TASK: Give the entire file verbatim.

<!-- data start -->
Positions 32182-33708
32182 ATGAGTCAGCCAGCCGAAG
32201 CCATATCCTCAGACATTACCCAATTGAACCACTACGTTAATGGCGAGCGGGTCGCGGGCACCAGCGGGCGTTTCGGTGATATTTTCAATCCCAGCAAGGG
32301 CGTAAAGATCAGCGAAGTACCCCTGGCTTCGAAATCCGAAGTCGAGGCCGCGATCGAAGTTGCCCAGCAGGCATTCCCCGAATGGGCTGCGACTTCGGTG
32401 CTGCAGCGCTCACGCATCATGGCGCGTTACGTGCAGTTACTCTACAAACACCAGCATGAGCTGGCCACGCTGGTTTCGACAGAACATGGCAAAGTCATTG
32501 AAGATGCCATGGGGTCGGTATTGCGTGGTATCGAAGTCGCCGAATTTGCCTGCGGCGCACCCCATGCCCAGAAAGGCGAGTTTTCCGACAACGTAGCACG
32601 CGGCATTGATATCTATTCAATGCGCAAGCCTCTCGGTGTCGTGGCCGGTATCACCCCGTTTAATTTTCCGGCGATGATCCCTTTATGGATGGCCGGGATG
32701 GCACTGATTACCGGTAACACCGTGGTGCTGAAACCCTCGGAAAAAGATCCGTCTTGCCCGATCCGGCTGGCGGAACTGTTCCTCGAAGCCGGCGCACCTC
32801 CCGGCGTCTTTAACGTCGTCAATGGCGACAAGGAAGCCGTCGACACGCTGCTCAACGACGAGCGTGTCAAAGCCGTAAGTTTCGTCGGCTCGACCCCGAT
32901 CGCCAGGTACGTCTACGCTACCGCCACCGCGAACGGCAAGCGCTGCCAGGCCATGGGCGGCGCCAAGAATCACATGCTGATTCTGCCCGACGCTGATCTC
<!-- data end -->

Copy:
Positions 32182-33708
32182 ATGAGTCAGCCAGCCGAAG
32201 CCATATCCTCAGACATTACCCAATTGAACCACTACGTTAATGGCGAGCGGGTCGCGGGCACCAGCGGGCGTTTCGGTGATATTTTCAATCCCAGCAAGGG
32301 CGTAAAGATCAGCGAAGTACCCCTGGCTTCGAAATCCGAAGTCGAGGCCGCGATCGAAGTTGCCCAGCAGGCATTCCCCGAATGGGCTGCGACTTCGGTG
32401 CTGCAGCGCTCACGCATCATGGCGCGTTACGTGCAGTTACTCTACAAACACCAGCATGAGCTGGCCACGCTGGTTTCGACAGAACATGGCAAAGTCATTG
32501 AAGATGCCATGGGGTCGGTATTGCGTGGTATCGAAGTCGCCGAATTTGCCTGCGGCGCACCCCATGCCCAGAAAGGCGAGTTTTCCGACAACGTAGCACG
32601 CGGCATTGATATCTATTCAATGCGCAAGCCTCTCGGTGTCGTGGCCGGTATCACCCCGTTTAATTTTCCGGCGATGATCCCTTTATGGATGGCCGGGATG
32701 GCACTGATTACCGGTAACACCGTGGTGCTGAAACCCTCGGAAAAAGATCCGTCTTGCCCGATCCGGCTGGCGGAACTGTTCCTCGAAGCCGGCGCACCTC
32801 CCGGCGTCTTTAACGTCGTCAATGGCGACAAGGAAGCCGTCGACACGCTGCTCAACGACGAGCGTGTCAAAGCCGTAAGTTTCGTCGGCTCGACCCCGAT
32901 CGCCAGGTACGTCTACGCTACCGCCACCGCGAACGGCAAGCGCTGCCAGGCCATGGGCGGCGCCAAGAATCACATGCTGATTCTGCCCGACGCTGATCTC